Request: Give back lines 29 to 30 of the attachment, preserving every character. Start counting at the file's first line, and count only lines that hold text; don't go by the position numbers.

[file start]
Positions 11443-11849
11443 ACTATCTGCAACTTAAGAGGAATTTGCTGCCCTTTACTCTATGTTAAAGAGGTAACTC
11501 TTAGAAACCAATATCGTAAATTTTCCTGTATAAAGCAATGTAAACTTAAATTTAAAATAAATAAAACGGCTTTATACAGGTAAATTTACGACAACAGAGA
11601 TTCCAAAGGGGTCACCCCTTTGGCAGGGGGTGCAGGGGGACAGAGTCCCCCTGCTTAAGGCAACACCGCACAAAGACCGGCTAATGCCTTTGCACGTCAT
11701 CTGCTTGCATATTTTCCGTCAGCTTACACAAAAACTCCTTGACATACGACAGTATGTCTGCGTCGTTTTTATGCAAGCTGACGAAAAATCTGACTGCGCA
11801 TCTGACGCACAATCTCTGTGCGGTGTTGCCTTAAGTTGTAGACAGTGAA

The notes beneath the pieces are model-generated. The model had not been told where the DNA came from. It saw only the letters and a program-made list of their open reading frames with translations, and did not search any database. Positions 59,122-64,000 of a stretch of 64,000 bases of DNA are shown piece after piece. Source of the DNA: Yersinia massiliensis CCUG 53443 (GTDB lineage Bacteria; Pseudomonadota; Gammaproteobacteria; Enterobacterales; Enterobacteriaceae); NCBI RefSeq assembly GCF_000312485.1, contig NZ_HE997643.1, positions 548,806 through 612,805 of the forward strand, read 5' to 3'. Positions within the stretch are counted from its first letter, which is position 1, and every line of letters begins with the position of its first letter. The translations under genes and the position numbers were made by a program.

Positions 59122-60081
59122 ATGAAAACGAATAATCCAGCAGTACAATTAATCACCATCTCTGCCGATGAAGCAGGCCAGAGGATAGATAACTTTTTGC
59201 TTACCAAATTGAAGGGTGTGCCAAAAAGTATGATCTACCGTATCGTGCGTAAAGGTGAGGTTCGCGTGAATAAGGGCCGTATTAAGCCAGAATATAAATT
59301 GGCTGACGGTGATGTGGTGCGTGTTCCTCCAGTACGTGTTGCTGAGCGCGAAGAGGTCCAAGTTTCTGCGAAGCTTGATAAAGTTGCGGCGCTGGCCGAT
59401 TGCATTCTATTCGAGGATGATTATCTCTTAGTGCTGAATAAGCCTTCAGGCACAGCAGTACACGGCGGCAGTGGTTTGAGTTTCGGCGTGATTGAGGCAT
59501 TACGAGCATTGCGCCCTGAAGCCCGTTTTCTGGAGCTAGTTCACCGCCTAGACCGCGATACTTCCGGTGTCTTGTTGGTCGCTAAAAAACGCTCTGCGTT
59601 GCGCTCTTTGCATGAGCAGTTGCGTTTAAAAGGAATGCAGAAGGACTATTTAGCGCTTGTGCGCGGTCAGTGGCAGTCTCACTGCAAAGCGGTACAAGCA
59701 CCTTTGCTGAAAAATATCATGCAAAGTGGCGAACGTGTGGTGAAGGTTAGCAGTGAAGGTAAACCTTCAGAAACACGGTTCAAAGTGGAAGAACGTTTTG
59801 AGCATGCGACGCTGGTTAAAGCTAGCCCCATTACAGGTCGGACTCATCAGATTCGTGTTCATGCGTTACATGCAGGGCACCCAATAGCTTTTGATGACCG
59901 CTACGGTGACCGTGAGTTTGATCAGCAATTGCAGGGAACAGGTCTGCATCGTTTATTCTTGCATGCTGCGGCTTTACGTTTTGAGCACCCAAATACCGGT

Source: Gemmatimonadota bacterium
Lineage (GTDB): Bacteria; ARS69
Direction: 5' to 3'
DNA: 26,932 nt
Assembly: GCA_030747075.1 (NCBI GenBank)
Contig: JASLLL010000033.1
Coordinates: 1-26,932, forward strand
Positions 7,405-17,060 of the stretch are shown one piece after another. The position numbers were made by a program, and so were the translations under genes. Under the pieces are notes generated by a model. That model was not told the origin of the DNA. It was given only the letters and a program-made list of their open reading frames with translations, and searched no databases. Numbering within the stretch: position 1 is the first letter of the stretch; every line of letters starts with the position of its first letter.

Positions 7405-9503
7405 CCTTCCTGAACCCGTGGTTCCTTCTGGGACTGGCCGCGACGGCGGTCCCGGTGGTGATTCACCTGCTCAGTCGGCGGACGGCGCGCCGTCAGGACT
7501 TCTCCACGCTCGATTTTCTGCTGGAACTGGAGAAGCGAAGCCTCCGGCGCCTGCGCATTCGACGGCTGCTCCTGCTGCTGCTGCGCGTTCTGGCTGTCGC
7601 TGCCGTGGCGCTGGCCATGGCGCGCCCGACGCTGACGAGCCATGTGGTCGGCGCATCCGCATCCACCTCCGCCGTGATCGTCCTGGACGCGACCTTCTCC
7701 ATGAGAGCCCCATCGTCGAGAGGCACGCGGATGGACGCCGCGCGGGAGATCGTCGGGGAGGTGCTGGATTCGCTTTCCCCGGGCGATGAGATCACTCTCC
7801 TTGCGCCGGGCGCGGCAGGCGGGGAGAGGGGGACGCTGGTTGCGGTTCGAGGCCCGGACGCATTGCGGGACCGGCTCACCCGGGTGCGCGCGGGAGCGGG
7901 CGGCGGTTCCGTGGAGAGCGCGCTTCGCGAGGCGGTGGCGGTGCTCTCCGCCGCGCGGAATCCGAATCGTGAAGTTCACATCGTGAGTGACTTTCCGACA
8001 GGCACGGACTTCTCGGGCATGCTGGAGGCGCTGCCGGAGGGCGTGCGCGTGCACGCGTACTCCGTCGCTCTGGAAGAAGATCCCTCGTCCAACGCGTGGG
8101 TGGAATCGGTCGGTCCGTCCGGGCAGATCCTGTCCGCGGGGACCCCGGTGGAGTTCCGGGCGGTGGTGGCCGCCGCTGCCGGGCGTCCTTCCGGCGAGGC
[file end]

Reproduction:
7601 TGCCGTGGCGCTGGCCATGGCGCGCCCGACGCTGACGAGCCATGTGGTCGGCGCATCCGCATCCACCTCCGCCGTGATCGTCCTGGACGCGACCTTCTCC
7701 ATGAGAGCCCCATCGTCGAGAGGCACGCGGATGGACGCCGCGCGGGAGATCGTCGGGGAGGTGCTGGATTCGCTTTCCCCGGGCGATGAGATCACTCTCC